National Day for Truth and Reconciliation: Healing wounds of the past

By Sue Prince | September 30th 2022

On September 30 of each year, Canadians observe both National Day for Truth and Reconciliation and Orange Shirt Day, to commemorate the plight of Indigenous children who attended the nation’s residential schools between the mid-1800s and 1996.

For me, as an Indigenous person, it is a time to reflect and heal.

Residential schools were funded and operated by the government in partnership with several religious groups, including Roman Catholic, Anglican, Methodist and Presbyterian churches, to convert Indigenous children to Christianity and force them to abandon their own culture and assimilate into Canadian society. It is estimated over 150,000 children were taken from their families and placed in residential boarding schools. There, they were forced to cut their hair and banned from speaking their language, they were abused physically, spiritually and mentally. Sadly, many never returned home. An estimated 6,000 died from diseases and other causes while at the schools. Records were not kept or were destroyed so it is difficult to find an accurate number and unmarked graves continue to be recovered.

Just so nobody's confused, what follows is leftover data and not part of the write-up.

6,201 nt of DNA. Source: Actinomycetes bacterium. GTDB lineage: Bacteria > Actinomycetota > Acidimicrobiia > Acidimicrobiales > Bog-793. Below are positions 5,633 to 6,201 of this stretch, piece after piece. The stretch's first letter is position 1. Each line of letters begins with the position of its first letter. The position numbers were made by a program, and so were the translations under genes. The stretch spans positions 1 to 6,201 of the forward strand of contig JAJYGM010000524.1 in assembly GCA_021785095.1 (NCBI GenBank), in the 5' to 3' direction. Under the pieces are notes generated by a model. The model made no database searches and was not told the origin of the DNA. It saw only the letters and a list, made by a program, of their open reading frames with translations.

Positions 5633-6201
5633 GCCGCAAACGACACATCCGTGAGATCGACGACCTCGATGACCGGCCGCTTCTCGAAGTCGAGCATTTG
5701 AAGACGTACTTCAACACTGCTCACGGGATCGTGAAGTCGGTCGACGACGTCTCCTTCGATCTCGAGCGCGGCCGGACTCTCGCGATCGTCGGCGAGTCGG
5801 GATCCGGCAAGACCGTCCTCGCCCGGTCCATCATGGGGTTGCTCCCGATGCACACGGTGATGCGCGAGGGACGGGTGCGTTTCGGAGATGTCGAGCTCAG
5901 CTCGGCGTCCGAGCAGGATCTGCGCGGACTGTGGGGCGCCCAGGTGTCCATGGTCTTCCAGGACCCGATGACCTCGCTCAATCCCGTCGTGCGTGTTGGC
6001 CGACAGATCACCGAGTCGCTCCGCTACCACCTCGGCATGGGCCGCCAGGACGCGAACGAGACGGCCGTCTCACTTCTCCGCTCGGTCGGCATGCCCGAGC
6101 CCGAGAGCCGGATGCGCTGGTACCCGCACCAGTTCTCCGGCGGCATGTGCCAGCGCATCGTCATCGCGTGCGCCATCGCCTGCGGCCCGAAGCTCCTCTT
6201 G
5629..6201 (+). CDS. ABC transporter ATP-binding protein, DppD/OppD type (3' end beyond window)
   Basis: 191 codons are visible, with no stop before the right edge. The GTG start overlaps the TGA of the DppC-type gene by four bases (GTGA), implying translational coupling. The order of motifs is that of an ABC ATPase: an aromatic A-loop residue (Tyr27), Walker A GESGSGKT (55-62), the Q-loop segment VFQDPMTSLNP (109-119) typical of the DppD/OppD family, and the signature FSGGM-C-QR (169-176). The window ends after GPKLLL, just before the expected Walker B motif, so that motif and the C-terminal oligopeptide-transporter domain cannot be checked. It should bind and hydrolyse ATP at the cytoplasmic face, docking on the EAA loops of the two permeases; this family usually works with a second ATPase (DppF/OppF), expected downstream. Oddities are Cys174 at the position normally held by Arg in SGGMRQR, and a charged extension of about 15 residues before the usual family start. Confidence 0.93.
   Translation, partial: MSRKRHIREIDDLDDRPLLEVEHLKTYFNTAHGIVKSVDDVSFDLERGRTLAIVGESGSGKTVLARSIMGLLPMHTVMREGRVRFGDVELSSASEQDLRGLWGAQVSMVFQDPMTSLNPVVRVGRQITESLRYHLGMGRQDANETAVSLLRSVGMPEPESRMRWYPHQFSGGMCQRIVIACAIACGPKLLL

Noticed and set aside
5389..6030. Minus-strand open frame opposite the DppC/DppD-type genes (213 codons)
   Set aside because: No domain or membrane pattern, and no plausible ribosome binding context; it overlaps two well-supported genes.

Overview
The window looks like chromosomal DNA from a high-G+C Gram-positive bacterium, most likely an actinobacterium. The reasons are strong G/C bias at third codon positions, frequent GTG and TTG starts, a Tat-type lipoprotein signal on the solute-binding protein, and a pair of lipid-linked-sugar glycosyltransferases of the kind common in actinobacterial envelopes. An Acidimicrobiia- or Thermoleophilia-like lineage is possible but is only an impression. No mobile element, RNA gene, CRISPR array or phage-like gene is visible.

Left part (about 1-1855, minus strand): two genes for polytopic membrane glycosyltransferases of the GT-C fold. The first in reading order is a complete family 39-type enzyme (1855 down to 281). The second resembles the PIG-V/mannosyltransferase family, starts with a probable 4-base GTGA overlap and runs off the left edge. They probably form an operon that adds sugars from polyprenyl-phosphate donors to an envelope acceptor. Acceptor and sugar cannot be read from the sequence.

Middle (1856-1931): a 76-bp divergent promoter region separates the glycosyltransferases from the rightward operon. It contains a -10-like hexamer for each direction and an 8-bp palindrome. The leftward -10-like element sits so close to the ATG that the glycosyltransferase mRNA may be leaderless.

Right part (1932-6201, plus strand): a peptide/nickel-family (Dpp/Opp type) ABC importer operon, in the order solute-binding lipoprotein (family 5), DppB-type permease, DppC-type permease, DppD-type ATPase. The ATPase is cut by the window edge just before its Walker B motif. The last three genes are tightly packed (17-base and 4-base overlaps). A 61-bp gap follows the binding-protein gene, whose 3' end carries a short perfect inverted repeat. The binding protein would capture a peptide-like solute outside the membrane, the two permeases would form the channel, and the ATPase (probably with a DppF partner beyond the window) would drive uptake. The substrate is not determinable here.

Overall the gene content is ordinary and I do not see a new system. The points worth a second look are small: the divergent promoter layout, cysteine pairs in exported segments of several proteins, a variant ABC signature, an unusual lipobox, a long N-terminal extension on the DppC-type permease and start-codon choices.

Back then, Indian agents were prevalent in our communities. They would tell us what we could and couldn't do. They would come and take children from parents to attend residential schools. If you didn't give up your children, you could be put in jail, or they would withhold commodities. The local trading posts where you would shop for flour and sugar and whatnot wouldn’t serve you. That’s the power that Indian agents had over our people.

Some families took their children and ran off into the bush and hid. Others would hide their kids in cupboards and other places when the Indian agent would come around. Still others gave their children up thinking it would be better for them to integrate into the Canadian society. One such child, Phyllis Webstad recalled that as a 6-years-old she was stripped of her clothing on the first day of school, including a new bright orange shirt her grandmother had given her. She never saw it again. Webstad went on to write two children’s books, The Orange Shirt Story and Phyllis’s Orange Shirt, which led to the establishment of Orange Shirt Day in 2013.

A woman shared a story with me about how her mother took ink and a needle and placed a tattoo on her hand, like a dot, because she knew that if her daughter returned, she may not recognize her because she would be a different person. It’s mind blowing. There is a book titled Up Ghost River by Edmund Metatawabin and Alexandra Shimo, that revealed that one school built an electric chair that wouldn’t kill the children, but would shock them. And it was a jolt. It’s a very sad book. Ultimately residential schools were all part of a broader plan of genocide, trying to take the Indian out of the child and have them migrated into western society.

Effects still felt today